Whose Streets?

Whose Streets?

Director: Sabaah Folayan
Running Time: 90 minutes


For the black residents of Ferguson, MO, the killing of 18-year-old Michael Brown Jr. in 2014 was neither the first nor the last in a long line of police shootings, but it was the final straw.

The directorial debut from activist Sabaah Folayan, with co-direction by visual artist Damon Davis, Whose Streets? is a vibrant firsthand portrait of the Ferguson uprising and the origins of the Black Lives Matter movement. The film weaves a compelling narrative, beginning with the community’s mournful protests in the days following Brown’s murder, to the militarized police tactics that needlessly escalated the situation, and ending with a united resurgence of the movement after the non-indictment of Brown’s killer, Officer Darren Wilson.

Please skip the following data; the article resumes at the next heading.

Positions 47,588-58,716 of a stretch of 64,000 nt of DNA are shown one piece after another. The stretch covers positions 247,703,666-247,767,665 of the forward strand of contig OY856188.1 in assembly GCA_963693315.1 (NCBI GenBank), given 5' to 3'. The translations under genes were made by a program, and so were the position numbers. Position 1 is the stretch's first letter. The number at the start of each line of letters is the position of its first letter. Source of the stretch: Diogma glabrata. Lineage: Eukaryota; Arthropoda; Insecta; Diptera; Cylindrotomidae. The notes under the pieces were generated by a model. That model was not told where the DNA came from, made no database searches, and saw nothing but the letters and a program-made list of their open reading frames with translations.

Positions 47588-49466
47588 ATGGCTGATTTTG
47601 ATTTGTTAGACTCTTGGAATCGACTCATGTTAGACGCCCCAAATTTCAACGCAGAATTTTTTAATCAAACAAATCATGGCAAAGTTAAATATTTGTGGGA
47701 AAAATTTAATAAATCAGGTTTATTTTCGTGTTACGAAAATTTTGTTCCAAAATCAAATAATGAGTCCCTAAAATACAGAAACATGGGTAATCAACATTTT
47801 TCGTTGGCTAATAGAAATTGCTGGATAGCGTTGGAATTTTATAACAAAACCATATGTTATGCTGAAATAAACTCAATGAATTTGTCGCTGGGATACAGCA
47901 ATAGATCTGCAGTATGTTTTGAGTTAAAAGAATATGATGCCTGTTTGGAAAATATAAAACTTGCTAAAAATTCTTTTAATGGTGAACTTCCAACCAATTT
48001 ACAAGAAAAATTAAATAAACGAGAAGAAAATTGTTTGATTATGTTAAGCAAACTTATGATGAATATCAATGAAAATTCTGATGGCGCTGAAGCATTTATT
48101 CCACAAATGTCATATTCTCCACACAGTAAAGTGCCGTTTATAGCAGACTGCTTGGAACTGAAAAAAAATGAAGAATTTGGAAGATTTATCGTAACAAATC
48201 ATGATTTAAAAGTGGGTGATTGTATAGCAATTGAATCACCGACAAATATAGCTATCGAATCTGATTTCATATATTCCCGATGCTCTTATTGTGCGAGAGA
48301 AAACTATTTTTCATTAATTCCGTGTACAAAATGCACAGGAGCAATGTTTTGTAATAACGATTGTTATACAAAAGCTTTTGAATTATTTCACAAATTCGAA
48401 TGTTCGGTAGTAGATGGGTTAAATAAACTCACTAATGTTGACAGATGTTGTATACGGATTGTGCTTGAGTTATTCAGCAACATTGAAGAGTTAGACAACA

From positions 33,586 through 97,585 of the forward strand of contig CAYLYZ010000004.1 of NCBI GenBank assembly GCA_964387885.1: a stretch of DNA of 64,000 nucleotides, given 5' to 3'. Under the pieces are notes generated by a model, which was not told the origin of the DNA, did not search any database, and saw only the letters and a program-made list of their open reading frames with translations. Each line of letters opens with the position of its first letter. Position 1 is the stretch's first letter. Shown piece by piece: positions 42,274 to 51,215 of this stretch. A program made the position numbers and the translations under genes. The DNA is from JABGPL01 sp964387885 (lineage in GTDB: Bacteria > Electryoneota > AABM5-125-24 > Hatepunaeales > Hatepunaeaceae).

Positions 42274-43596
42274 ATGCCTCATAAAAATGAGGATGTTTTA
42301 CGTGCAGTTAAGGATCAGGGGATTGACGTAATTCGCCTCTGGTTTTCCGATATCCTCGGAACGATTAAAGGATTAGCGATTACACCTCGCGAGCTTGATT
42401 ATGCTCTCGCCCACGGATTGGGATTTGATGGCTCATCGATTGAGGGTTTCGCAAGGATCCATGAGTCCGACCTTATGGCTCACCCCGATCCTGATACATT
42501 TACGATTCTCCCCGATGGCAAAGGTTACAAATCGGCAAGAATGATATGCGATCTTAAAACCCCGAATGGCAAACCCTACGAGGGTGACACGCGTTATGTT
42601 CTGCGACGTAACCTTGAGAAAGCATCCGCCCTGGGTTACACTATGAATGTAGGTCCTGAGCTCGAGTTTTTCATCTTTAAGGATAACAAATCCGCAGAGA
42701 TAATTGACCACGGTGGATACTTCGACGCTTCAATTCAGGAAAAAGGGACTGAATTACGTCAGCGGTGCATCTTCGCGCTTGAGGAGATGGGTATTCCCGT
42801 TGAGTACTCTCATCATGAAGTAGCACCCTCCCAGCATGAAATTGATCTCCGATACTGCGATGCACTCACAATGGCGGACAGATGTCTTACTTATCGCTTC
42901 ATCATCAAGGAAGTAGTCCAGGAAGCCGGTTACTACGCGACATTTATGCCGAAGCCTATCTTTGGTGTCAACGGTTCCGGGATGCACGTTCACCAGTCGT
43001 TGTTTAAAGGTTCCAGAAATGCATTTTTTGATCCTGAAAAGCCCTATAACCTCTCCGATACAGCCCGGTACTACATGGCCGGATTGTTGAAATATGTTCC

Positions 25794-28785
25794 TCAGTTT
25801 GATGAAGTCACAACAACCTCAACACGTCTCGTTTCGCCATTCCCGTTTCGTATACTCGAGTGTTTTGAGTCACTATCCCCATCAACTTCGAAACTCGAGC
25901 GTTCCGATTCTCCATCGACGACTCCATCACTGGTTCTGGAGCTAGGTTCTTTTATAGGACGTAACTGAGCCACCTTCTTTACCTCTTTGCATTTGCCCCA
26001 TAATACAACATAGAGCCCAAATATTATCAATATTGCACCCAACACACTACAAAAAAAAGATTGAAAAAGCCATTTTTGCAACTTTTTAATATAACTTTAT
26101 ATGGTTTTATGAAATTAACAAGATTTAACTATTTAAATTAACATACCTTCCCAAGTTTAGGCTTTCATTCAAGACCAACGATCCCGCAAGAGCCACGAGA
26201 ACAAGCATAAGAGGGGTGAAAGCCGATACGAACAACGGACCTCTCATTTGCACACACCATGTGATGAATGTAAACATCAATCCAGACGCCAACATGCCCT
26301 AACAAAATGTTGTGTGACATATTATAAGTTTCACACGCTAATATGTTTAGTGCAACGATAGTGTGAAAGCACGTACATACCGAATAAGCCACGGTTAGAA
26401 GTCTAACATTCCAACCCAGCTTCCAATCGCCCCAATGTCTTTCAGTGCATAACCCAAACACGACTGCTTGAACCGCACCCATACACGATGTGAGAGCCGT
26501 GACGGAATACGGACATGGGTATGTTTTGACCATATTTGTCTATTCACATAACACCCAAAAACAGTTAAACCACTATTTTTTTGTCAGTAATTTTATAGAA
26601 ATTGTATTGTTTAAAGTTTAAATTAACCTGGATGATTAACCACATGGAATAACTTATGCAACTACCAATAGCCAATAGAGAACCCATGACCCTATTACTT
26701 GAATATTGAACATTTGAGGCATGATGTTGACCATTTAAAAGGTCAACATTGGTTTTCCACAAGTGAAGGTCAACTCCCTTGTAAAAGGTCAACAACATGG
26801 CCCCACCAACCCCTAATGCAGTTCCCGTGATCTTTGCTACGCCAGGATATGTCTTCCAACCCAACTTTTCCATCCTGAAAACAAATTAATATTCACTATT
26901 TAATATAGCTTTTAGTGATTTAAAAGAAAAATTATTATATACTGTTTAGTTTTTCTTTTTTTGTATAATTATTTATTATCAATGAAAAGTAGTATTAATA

Folayan’s presence is hardly seen, but can be felt in the easy shorthand her subjects use on camera. They have much to say and do so urgently, without fear of being misinterpreted. For comparison, Folayan’s interviews stand in stark contrast to the ones conducted by mainstream media outlets (and their largely white interviewers) she chooses to show.

The effect is the feeling of witnessing discussions that only happen behind closed doors. The film affords non-black viewers the privilege of unmasking the black perspective, and how the ignorance of that perspective embodies privilege itself.

Raw and unadorned, Whose Streets? is a documentary in the truest sense of the word; an actual moving document of events fresh in the country’s memory, but never before laid as bare as they are here. It is a vital tribute to the activists who continue to fight every day in America’s unrelenting war on black folks, and it couldn’t have come soon enough.

~~ Jude Dry, indiewire.com